mTORC1 signaling to induce autophagy.
To examine autophagic clearance, p62 levels were examined in the
presence and absence of LRRK2-in1. This revealed a surprising increase
in total levels of p62 upon treatment with LRRK2-in1 (Fig. 2A). During
starvation (stimulating autophagy through inhibition of mTORC1) an
expected decrease in the total level of p62 was shown for both DMSO
and LRRK2-in1 treated cells, however the level of p62 still remained
higher in starved cells treated with the LRRK2 kinase inhibitor in comparison with starved controls (Fig. 2B). This increase in total p62 levels
was not visible upon a shorter treatment with LRRK2-in1 (data not
shown), it appeared only after an overnight cell exposure to the compound. Based upon a previous report by Gomez-Suaga and co-workers
[17], who observed a translation-dependent increase in p62 levels
upon manipulation of LRRK2, LRRK2-in1 treatment was carried out in
the presence of cyclohexamide. This blocked the previously observed
increase in p62, suggesting this phenomenon is driven by increased synthesis of p62 rather than decreased turnover (Fig. 2C). More experiments
are required to verify if this is a direct effect due to LRRK2 kinase inhibition or whether it is an off target effect of the LRRK2-in1 compound.
It is noteworthy that, in parallel to the increased levels of LC3-II, an
increase in LC3-I levels is also observed (for example Supplemental
Fig. S2B). In H4 cells this occurs only after 24 hours of LRRK2 kinase
inhibition, and is not observed after 2.5 hours of inhibition (Supplemental Fig. S4), suggesting that this is a consequence of the increased autophagic flux rather than driving this phenomenon. In contrast to p62,
inhibition of translation with cyclohexamide, while decreasing LC3
levels globally, does not alter the increase in LC3-I levels in response
to LRRK2 kinase inhibition (Supplemental Fig. S4). This suggests that
this phenomenon is not due to an increase in the translation of LC3, instead being a result of the increase in autophagic flux upon inhibition of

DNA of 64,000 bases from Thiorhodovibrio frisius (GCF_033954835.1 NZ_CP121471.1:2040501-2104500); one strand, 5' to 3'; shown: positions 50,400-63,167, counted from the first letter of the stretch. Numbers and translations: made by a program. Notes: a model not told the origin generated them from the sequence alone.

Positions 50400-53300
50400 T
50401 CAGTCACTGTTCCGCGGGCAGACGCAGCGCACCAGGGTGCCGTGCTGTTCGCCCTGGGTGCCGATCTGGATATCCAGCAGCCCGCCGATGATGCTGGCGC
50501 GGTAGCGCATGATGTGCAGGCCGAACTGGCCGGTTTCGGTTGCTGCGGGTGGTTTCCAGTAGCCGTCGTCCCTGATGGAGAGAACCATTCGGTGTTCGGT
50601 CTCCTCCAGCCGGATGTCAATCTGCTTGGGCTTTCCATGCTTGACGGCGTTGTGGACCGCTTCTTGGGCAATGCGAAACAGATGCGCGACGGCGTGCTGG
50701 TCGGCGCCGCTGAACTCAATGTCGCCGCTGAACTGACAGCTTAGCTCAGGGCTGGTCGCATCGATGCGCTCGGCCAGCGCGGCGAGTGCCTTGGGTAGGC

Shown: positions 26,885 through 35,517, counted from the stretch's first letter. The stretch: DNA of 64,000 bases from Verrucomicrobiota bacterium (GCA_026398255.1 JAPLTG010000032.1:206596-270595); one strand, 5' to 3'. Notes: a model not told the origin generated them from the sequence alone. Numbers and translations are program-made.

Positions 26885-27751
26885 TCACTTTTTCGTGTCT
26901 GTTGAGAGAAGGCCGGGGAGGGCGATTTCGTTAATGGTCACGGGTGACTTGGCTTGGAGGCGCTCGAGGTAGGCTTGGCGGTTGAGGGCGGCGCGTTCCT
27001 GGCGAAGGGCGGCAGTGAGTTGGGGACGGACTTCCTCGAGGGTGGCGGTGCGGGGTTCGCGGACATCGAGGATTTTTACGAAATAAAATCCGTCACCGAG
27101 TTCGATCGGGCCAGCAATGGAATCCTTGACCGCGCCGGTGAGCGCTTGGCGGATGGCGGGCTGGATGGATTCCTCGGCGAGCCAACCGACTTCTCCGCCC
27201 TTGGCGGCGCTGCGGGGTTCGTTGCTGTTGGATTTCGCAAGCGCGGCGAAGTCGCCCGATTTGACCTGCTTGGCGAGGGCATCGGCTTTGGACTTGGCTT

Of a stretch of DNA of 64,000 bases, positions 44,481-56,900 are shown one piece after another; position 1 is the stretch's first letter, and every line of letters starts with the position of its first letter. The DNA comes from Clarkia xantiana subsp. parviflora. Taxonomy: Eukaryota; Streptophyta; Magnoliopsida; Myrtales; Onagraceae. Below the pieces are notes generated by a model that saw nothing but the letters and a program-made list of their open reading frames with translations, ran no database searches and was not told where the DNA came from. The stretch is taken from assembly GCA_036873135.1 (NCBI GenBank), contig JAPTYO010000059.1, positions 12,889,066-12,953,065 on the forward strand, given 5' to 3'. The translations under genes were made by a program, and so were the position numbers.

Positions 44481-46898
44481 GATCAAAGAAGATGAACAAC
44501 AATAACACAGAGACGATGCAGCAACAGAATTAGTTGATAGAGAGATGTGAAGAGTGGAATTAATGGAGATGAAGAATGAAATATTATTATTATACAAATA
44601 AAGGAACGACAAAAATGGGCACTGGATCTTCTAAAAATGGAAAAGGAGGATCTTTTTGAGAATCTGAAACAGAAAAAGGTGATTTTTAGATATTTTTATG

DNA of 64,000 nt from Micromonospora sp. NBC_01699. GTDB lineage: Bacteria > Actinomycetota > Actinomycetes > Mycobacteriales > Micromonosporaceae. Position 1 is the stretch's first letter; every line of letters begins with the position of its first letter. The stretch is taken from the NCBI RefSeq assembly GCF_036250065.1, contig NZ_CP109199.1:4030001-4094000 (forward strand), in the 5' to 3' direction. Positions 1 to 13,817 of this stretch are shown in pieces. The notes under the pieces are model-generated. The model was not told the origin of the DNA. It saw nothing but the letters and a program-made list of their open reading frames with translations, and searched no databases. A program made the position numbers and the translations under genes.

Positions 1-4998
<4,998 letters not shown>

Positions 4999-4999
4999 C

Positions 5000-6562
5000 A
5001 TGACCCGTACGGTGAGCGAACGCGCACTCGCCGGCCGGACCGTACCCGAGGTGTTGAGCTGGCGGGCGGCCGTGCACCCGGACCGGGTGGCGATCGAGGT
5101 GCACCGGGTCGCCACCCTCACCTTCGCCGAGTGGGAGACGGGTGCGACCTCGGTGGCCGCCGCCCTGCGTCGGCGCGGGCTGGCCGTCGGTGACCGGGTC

LRRK2 kinase activity.
To confirm the inhibition of LRRK2 kinase activity results in a change
in the autophagy flux similar to the effect of starvation, the formation
of autophagosomes was assessed by immunocytochemistry. Treatment with LRRK2-in1 at two different concentrations resulted in the
Fig. 2. The impact of LRRK2-in1 on p62 levels A) p62 levels increase upon overnight treatment with LRRK2-in1 (1 μM). The plot shows mean and SD, * indicates significance (p b 0.05)
B) Analysis of p62 levels under control and starvation conditions. Reduced levels of total p62 under starvation conditions for both DMSO and LRRK2-in1 treated cells are detected, however
the treatment with LRRK2-in1 (1 μM, over night) is able to impact onto total p62 levels even under starvation. C) Impact of LRRK2-in1 upon p62 in the presence of cyclohexamide. H4 cells
treated with DMSO and LRRK2-in1 (5 μM, overnight treatment) in the presence and absence of 50 μg/ml cyclohexamide. The plot show mean and SD, statistical analysis was by ANOVA.
* indicates significance (p b 0.05).
C. Manzoni et al. / Biochimica et Biophysica Acta 1833 (2013) 2900–2910
formation of p62 clusters and WIPI2 positive puncta, similar to that
expected and observed in cells in which autophagy has been stimulated
by starvation [38]. The percentage of cells containing p62 clusters or
WIPI2 positive puncta was significantly increased upon inhibitor treatment (Fig. 3) but not in cells in which LRRK2 has been constitutively
knocked down (Fig. 4) thus confirming the alteration of autophagy
following inhibitor treatment is mediated by endogenous LRRK2 and
is not a generic off-target effect. Both LRRK2-in1 and starved cells also
displayed LC3 positive puncta further supporting a role for LRRK2 kinase
activity as an important regulator of autophagy and suggesting that the
process initiated by inhibition of LRRK2 kinase activity is biologically
equivalent to autophagy induced by inhibition of mTORC1 by starvation.